Droperidol is administered intravenously and was developed originally for use in neuroleptic anaesthetic regimens. This technique, which involved the combination of high-dose opioids and droperidol with no volatile agent, has now been abandoned because of concerns regarding awareness. The redistribution halflife of droperidol is approximately 10 min and elimination half-life 2 h (Table 21.6).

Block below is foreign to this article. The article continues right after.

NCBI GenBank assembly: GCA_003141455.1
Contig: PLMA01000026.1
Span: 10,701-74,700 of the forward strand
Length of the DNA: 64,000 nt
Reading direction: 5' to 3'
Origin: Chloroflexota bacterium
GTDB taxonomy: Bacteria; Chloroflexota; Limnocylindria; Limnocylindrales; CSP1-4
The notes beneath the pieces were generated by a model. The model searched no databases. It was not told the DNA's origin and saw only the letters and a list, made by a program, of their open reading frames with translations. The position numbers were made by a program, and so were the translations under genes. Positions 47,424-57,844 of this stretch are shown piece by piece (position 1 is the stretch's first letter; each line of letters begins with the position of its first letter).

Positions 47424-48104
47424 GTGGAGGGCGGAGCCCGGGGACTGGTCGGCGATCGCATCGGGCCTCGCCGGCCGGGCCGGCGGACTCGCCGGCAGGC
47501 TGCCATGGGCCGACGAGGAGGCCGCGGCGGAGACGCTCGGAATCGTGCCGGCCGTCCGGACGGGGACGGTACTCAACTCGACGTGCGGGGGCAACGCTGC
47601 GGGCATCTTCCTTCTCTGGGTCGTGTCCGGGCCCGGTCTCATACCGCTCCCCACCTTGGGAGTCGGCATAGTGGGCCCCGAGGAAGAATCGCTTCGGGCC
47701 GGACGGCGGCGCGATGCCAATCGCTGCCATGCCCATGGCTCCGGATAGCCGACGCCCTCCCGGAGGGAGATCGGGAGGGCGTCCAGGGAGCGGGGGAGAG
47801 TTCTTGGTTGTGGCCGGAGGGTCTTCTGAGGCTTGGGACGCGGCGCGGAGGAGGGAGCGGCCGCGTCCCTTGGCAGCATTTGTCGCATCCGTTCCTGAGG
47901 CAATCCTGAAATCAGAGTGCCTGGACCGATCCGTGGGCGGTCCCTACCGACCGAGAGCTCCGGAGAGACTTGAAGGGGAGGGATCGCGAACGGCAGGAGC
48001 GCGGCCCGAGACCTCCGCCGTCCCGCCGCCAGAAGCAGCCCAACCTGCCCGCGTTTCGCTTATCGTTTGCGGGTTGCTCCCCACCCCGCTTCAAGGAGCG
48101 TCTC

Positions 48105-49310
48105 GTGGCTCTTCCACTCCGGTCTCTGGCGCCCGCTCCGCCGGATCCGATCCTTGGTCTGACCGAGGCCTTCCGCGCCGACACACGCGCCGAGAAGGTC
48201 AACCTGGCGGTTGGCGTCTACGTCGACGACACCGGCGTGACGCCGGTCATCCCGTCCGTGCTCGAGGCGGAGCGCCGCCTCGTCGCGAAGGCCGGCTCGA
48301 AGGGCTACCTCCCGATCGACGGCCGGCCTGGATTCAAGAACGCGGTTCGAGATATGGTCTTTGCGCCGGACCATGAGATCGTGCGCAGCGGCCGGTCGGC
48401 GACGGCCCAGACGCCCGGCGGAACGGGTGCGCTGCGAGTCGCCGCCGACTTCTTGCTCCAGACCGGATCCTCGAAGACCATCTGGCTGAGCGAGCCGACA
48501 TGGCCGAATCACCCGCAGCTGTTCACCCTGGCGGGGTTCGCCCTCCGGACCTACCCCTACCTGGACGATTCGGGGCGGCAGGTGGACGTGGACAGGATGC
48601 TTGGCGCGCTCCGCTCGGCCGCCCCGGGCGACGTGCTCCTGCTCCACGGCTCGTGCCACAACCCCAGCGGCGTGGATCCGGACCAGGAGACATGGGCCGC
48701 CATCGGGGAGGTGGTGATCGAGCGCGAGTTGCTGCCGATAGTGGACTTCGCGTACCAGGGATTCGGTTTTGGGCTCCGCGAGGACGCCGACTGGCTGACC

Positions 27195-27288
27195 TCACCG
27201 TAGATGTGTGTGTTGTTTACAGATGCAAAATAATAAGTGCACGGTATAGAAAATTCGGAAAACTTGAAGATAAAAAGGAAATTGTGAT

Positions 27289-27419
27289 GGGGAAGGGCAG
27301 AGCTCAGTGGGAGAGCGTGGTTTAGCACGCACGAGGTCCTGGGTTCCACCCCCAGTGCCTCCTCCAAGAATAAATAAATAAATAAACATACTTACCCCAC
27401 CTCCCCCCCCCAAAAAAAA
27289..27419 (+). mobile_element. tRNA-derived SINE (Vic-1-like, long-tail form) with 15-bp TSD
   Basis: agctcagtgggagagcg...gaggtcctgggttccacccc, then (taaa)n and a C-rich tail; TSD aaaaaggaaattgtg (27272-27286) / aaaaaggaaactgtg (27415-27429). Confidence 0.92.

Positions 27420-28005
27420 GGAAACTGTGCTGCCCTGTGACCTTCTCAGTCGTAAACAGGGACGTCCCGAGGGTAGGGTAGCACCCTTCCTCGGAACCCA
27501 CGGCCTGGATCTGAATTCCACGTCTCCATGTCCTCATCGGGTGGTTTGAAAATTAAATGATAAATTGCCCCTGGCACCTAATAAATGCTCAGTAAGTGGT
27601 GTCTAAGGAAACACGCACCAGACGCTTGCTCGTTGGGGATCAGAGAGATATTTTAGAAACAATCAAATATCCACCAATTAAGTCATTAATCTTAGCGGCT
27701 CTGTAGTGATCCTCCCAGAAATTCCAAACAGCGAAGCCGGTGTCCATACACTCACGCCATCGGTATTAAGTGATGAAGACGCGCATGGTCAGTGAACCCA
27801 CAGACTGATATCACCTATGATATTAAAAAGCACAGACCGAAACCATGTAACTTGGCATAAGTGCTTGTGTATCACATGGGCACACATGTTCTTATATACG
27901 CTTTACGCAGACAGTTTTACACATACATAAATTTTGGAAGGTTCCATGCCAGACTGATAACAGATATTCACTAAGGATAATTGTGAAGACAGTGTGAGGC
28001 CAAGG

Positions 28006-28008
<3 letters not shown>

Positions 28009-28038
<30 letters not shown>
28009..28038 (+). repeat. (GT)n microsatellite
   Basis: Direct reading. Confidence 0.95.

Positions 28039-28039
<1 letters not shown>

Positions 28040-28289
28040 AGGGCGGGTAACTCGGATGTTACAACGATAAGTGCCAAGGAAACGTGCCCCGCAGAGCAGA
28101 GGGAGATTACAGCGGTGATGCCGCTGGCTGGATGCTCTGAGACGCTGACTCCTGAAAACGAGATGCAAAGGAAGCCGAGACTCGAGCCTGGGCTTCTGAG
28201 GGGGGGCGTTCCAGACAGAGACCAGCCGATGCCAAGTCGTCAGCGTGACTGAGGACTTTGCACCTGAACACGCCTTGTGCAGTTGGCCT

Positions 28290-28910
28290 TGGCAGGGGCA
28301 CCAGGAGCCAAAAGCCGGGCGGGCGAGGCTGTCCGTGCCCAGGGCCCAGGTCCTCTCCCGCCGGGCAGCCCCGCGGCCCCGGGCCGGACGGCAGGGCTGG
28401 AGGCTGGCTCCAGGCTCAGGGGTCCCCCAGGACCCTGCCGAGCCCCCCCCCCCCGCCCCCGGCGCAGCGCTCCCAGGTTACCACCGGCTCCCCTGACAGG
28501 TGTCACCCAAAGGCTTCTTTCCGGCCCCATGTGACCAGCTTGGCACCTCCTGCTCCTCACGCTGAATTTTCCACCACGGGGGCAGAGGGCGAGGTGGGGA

Many studies have confirmed the efficacy of droperidol against placebo, but sedation is often reported. Side-effects are similar to those of the phenothiazines. Extrapyramidal reactions are less frequent compared with metoclopramide. Feelings of apprehension, restlessness and even nightmares are less obvious but occur more frequently. In addition to antagonistic effects at the dopamine receptor, droperidol is also an a-adrenergic antagonist and may cause vasodilatation and hypotension. It has been recently withdrawn from use in the UK.

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